- Paul Terlizzi
- Business name:
- American Down & Feather
- Manufacturer serving upholstery, home decorating and hospitality industries
- When bought:
- A year ago
BusinessesForSale.com: How did you get into the manufacturing sector?
Paul Terlizzi: I am familiar with product manufacturing, having grown up in a family business that has manufactured footwear and apparel for four generations and which still has two small factories in the US today.
BFS: Why this niche in particular?
PT: This business serves the home decorating market and produces custom-made products to order. I liked the custom-made products aspect of the business; its products are not easy to duplicate.
BFS: How did you raise the finance?
PT: At first I sought SBA financing, but the restrictions were too burdensome and only one of 28 lenders would even consider the deal, so I financed using a combination of home equity and a 401K rollover product (Guidant Financial).
BFS: To what extent is it a good time to buy a manufacturing firm?
PT: Apparently it is a pretty good time to get into manufacturing again in the US. We also import some supplies and finished products from China, and honestly, right now our cost to manufacture most things is less than the cost to import them.
BFS: How confident are you about the future of manufacturing in the US?
PT: I think manufacturing - in the US or anywhere - can be a good business, so long as the product is unique (i.e. not a commodity) and the turnaround time is quick (saving the customer inventory costs) and the customer is close by (saving the customer transportation costs).
I have trained myself to know when to walk away if the sellers or their advisors begin to increase or change their expectations
BFS: What should a prospective buyer look for in a manufacturing business for sale?
PT: A generous gross margin, low inventory, low overhead expenses - rent, supervison, etc - and a diverse and loyal customer base.
BFS: Have you ever bought a business before?
PT: When I ran my family's business I purchased six small businesses and formed three joint ventures over a 10-year period. One was a chain of specialty retail stores, two were small manufacturing businesses, three were distribution businesses, and one was an educational company.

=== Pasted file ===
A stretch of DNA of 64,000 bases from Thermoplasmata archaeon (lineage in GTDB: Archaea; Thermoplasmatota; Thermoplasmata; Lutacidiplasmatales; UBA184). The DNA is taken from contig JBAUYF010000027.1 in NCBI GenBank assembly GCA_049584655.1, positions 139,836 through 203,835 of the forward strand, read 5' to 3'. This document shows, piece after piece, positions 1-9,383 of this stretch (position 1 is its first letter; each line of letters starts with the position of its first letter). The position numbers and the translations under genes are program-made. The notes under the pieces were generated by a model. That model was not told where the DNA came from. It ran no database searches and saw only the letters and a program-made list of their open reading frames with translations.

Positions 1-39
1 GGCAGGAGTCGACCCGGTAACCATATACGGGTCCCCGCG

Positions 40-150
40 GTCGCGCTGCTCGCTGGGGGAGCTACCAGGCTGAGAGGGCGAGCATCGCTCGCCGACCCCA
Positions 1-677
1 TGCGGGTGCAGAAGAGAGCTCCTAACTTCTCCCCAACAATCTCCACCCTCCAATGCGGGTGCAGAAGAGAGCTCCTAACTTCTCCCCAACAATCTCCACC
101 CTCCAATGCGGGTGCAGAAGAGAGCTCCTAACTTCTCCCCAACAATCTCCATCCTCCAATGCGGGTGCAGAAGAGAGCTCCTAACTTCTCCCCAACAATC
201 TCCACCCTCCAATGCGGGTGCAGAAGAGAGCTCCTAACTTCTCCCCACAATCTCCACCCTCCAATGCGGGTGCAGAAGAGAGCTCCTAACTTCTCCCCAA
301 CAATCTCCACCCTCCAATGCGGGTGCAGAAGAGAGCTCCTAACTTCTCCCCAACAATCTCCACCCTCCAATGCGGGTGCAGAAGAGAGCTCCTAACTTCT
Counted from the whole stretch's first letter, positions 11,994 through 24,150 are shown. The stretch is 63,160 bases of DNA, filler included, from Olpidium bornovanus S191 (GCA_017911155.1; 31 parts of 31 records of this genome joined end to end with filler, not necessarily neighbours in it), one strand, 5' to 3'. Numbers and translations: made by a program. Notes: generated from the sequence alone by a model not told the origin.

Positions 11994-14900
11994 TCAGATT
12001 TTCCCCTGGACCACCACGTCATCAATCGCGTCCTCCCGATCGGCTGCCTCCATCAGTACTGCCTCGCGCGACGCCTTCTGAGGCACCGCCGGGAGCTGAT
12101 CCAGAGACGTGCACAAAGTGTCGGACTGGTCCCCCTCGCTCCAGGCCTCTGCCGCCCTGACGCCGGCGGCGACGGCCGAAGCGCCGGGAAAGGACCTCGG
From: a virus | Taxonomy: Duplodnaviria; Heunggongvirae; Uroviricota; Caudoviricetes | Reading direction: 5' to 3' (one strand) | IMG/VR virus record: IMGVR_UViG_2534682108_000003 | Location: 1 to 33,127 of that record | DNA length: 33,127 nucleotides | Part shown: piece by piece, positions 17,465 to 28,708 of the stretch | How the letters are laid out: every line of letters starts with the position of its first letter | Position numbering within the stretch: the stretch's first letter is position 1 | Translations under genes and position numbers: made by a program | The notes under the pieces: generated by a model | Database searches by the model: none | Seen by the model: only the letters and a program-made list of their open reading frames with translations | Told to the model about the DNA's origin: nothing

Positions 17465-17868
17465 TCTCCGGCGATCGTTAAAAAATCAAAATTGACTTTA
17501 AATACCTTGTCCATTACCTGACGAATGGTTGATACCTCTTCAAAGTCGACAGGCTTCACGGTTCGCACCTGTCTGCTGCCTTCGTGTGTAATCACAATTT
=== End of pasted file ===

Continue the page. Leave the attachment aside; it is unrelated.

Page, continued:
BFS: In what ways does your experience of buying businesses help you when you make an acquisition now?
PT: My experience has taught me not to become emotional about the business or get caught up in the energy that comes about when making a deal. I have trained myself to know when to walk away if the sellers or their advisors begin to increase or change their expectations.
BFS: Have you ever regretted a purchase or in hindsight felt that you paid too much?
PT: Yes. I thought one of the manufacturing businesses did not really have an adequate product platform to build upon; it simply chased fad after fad. I got caught up in the latest fad and paid too high a price for a business that didn't survive even five years after I bought it.
BFS: How many businesses have you started as opposed to bought and why do you tend to buy rather than start businesses?
PT: I have never started a business from scratch. I have started business lines or divisions within a company and they were always more expensive and less profitable than the businesses I bought - with the exception of the aforementioned business!
BFS: Any advice for inexperienced business buyers?
PT: Get help evaluating the business financially and operationally from well experienced public accountants and business lawyers. In the US we have SCORE, a non-profit arm of the SBA.
The service core of retired executives is a group of business people from all sorts of businesses that will help you evaluate any type of business and the service is free.
BFS: Any other advice for buyers?
PT: Do not attempt to turn a business around unless you've done it before and are supremely confident about your ability to do that. Otherwise pay a little more than you think is right for the positive cash flow and really enjoy the business you buy.
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